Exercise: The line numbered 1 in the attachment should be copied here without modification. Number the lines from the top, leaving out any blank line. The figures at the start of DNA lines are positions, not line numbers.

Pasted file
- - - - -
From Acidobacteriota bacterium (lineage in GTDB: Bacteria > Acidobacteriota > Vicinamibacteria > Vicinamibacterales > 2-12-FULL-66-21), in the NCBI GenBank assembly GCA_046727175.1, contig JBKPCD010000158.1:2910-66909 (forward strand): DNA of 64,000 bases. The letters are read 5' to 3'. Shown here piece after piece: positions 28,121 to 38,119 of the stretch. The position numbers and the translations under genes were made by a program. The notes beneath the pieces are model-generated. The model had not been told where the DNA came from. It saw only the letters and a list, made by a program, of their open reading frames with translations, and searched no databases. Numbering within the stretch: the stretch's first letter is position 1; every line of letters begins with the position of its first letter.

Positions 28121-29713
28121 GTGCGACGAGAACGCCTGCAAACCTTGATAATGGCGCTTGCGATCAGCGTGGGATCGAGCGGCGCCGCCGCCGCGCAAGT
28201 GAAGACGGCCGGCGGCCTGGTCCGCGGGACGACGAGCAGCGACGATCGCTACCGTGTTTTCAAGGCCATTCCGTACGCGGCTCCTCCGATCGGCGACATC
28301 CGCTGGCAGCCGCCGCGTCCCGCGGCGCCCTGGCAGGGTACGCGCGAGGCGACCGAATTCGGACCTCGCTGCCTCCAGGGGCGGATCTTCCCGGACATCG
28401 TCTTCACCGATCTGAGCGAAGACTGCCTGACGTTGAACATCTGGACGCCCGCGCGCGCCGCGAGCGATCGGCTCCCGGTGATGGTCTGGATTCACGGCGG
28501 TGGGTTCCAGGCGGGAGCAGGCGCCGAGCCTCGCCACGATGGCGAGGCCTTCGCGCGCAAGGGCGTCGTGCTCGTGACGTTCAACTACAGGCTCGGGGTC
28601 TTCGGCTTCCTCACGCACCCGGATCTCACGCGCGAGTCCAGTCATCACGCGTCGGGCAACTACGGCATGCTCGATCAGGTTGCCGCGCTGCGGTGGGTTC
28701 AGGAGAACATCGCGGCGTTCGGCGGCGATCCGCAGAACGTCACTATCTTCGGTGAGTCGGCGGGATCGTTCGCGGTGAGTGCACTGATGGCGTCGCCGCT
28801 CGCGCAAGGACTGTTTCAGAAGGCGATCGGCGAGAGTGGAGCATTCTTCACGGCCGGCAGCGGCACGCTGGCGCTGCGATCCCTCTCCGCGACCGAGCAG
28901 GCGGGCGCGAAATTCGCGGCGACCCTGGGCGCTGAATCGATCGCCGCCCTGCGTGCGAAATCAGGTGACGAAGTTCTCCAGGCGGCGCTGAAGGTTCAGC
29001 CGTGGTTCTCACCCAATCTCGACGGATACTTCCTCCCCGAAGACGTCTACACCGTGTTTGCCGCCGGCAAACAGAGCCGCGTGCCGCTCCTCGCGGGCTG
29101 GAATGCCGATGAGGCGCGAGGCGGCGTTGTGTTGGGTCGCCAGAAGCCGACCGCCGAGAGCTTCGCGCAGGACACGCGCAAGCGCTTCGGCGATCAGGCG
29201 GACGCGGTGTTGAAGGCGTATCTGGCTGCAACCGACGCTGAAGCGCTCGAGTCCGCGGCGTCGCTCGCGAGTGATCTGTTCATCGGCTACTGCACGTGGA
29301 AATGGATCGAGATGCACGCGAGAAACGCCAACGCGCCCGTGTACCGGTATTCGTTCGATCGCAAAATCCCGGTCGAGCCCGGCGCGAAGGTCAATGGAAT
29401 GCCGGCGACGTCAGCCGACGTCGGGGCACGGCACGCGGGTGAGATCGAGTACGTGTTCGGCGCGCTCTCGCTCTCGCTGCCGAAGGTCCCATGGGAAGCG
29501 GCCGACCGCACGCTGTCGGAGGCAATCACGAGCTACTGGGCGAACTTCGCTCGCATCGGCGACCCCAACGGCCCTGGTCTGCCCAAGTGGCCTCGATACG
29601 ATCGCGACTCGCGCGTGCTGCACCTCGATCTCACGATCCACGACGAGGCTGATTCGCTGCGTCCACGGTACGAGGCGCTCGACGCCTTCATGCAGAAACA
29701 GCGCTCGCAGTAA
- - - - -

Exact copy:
From Acidobacteriota bacterium (lineage in GTDB: Bacteria > Acidobacteriota > Vicinamibacteria > Vicinamibacterales > 2-12-FULL-66-21), in the NCBI GenBank assembly GCA_046727175.1, contig JBKPCD010000158.1:2910-66909 (forward strand): DNA of 64,000 bases. The letters are read 5' to 3'. Shown here piece after piece: positions 28,121 to 38,119 of the stretch. The position numbers and the translations under genes were made by a program. The notes beneath the pieces are model-generated. The model had not been told where the DNA came from. It saw only the letters and a list, made by a program, of their open reading frames with translations, and searched no databases. Numbering within the stretch: the stretch's first letter is position 1; every line of letters begins with the position of its first letter.